Worries about Japan and South Korea producing nuclear weapons mean the United States must offer them nuclear protection, thereby “going against Obama’s own call for global denuclearization,” Charles Armstrong, an Asia expert at Columbia University, said. “At the same time, the U.S. is modernizing its own nuclear arsenal. Thus, U.S. actions and goals are not entirely consistent.”
Obama’s trip to Hiroshima will be filled with images of the horrors of nuclear war, and lofty statements about the need to eliminate those weapons. But some argue that for the visit to be successful, it must highlight Asia’s real nuclear dangers.
Michael Auslin, an analyst with the American Enterprise Institute think tank in Washington, told The Japan Times: “Asia is concerned about how Washington will deal with a more assertive China and a nuclear North Korea, not with an unrealistic aspiration to rid the world of nuclear weapons.”
Obama may not be able to escape criticism from all sides.
Many conservatives in the United States believe a Hiroshima visit will be a failure because it will be seen as an apology. Nonproliferation activists believe he has not gone far enough in efforts to “earn” his Nobel Prize.
“I did think Obama was serious about his nuclear-free world, but that was six or seven years ago. We are no closer today than we were when he took office to achieving that end,” said Bruce Cumings, an Asia expert at the University of Chicago. “I’m sure he will bring up getting rid of nukes in his speech, but he’s in a much weaker position today, because of the ongoing upgrading of American nuclear weapons.”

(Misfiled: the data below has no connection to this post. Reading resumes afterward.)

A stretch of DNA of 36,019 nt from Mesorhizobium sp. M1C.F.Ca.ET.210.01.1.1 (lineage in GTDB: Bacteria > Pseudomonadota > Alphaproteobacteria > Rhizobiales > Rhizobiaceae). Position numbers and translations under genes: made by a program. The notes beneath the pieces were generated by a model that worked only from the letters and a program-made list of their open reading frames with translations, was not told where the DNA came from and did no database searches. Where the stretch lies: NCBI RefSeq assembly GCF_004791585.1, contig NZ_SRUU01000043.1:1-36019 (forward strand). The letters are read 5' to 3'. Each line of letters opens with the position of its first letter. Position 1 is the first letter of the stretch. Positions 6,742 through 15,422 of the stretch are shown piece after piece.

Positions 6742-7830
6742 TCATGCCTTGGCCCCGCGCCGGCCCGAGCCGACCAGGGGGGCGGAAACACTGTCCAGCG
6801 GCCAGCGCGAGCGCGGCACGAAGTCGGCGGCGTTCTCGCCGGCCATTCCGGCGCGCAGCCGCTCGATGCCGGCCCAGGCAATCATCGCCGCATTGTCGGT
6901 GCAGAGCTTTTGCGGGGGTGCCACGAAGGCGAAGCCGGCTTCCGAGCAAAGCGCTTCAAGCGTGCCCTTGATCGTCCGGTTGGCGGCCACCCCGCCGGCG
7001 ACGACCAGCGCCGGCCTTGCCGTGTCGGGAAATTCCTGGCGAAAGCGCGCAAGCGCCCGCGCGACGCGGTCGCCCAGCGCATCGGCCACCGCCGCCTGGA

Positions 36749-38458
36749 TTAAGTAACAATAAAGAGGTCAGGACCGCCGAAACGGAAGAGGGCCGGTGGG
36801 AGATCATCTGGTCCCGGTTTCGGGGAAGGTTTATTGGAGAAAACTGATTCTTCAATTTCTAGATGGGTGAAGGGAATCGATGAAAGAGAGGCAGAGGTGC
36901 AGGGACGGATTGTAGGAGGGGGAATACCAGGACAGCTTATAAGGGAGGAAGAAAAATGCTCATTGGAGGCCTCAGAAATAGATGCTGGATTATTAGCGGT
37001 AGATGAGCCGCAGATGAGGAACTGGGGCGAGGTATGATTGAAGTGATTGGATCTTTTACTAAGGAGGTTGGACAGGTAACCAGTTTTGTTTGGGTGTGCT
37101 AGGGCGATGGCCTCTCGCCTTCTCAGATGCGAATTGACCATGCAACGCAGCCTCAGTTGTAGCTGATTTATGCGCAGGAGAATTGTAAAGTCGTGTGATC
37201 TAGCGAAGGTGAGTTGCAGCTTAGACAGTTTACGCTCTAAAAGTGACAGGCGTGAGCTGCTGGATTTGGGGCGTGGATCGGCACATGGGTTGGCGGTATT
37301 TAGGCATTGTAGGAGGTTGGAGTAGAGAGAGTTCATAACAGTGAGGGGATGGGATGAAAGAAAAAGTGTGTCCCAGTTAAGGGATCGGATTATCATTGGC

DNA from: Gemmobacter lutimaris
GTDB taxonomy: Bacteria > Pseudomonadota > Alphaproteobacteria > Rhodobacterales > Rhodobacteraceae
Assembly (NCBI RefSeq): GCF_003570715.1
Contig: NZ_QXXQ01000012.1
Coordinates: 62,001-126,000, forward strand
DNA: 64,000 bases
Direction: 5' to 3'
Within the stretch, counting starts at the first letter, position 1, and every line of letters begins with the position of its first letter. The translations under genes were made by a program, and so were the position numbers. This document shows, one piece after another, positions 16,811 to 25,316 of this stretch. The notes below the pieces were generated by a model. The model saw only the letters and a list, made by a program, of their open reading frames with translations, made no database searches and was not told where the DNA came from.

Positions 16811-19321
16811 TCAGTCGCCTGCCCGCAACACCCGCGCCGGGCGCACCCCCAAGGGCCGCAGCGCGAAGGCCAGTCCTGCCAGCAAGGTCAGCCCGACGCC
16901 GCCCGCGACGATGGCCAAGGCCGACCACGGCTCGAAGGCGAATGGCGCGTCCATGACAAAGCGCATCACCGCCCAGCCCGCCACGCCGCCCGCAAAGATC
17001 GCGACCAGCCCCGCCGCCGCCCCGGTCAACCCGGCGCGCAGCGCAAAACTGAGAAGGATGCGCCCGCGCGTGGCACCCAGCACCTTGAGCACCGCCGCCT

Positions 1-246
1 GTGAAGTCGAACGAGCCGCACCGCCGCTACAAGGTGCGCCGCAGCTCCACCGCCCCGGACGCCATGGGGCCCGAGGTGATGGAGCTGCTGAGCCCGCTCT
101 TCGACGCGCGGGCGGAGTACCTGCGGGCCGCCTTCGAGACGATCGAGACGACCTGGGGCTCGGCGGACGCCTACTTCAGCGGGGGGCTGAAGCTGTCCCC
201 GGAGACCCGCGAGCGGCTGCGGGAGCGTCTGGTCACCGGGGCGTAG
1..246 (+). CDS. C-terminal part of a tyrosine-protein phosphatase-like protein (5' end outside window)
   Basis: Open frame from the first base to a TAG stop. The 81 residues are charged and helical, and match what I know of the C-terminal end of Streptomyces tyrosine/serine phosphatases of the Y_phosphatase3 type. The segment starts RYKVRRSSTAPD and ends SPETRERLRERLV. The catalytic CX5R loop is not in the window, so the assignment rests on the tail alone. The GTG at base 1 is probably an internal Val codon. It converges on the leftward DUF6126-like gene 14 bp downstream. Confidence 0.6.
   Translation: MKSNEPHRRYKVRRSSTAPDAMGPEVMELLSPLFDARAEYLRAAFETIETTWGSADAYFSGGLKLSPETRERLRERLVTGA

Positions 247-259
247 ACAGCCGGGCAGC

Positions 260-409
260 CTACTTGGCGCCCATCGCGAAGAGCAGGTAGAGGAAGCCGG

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AP writer Ken Moritsugu contributed to this report from Tokyo.

The U.S. Visits The Site Of The Crime

Hiroshima: We Are Death

Hiroshima: We Are Death

Why Obama’s Trip to Hiroshima Matters more than You Might Think

William Lambers is the author of Nuclear Weapons and The Road to Peace. His writings have been published by History News Network, Huffington Post and Spectrum, the official magazine of the Comprehensive Nuclear Test Ban Treaty Organization.

History is being made this week with President Obama’s visit to Hiroshima. He is the only sitting U.S. president to make the trip to the site of the first atomic bombing on Japan during World War II.
Mary Popeo, of the nuclear disarmament group Global Zero, exclaims, “Having spent three summers in Hiroshima and Nagasaki working with the Japanese bomb victims and the Japanese peace movement, I can tell you that Obama’s trip is a huge deal!”

The President should use this historic opportunity to build support for the global treaty ending nuclear weapons testing. The Comprehensive Nuclear Test Ban Treaty (CTBT) is the key to unlocking the door to a future without the crushing burden and fear of nuclear weapons. 

But the United States, Israel, China, Egypt, India, Pakistan, Iran and North Korea have yet to ratify the treaty. So it has not taken effect worldwide. It just sits waiting for leadership to act. Most notably is the absence of the United States, the leading nuclear power.

Now Japan has acted. They have ratified the treaty and been outspoken in its support. Japan is taking a leadership role with the Comprehensive Nuclear Test Ban Treaty Organization, trying to get every nation to join. We should listen to them.